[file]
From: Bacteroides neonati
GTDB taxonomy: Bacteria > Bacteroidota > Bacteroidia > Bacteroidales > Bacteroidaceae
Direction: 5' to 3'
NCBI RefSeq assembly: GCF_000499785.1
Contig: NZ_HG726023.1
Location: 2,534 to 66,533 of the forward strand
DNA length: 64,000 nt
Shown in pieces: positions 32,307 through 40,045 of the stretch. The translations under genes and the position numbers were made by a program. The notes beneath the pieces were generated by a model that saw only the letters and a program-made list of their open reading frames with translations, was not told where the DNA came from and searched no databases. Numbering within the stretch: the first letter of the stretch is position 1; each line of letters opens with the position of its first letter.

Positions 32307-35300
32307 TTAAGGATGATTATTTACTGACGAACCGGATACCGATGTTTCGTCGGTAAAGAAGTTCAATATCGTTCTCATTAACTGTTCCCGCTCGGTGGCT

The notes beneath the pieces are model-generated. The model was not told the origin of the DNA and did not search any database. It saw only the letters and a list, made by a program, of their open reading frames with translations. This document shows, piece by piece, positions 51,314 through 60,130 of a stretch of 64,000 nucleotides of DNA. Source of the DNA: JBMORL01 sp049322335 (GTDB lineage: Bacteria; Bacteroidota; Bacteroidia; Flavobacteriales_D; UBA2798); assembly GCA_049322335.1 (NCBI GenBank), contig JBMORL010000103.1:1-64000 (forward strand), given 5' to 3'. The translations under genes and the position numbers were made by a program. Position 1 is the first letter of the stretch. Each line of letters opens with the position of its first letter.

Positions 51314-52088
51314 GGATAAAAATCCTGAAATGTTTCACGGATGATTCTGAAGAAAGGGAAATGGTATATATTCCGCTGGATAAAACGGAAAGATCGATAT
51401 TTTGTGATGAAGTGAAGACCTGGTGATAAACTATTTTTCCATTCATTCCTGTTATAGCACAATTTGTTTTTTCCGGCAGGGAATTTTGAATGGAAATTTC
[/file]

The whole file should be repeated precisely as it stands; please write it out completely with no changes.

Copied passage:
From: Bacteroides neonati
GTDB taxonomy: Bacteria > Bacteroidota > Bacteroidia > Bacteroidales > Bacteroidaceae
Direction: 5' to 3'
NCBI RefSeq assembly: GCF_000499785.1
Contig: NZ_HG726023.1
Location: 2,534 to 66,533 of the forward strand
DNA length: 64,000 nt
Shown in pieces: positions 32,307 through 40,045 of the stretch. The translations under genes and the position numbers were made by a program. The notes beneath the pieces were generated by a model that saw only the letters and a program-made list of their open reading frames with translations, was not told where the DNA came from and searched no databases. Numbering within the stretch: the first letter of the stretch is position 1; each line of letters opens with the position of its first letter.

Positions 32307-35300
32307 TTAAGGATGATTATTTACTGACGAACCGGATACCGATGTTTCGTCGGTAAAGAAGTTCAATATCGTTCTCATTAACTGTTCCCGCTCGGTGGCT

The notes beneath the pieces are model-generated. The model was not told the origin of the DNA and did not search any database. It saw only the letters and a list, made by a program, of their open reading frames with translations. This document shows, piece by piece, positions 51,314 through 60,130 of a stretch of 64,000 nucleotides of DNA. Source of the DNA: JBMORL01 sp049322335 (GTDB lineage: Bacteria; Bacteroidota; Bacteroidia; Flavobacteriales_D; UBA2798); assembly GCA_049322335.1 (NCBI GenBank), contig JBMORL010000103.1:1-64000 (forward strand), given 5' to 3'. The translations under genes and the position numbers were made by a program. Position 1 is the first letter of the stretch. Each line of letters opens with the position of its first letter.

Positions 51314-52088
51314 GGATAAAAATCCTGAAATGTTTCACGGATGATTCTGAAGAAAGGGAAATGGTATATATTCCGCTGGATAAAACGGAAAGATCGATAT
51401 TTTGTGATGAAGTGAAGACCTGGTGATAAACTATTTTTCCATTCATTCCTGTTATAGCACAATTTGTTTTTTCCGGCAGGGAATTTTGAATGGAAATTTC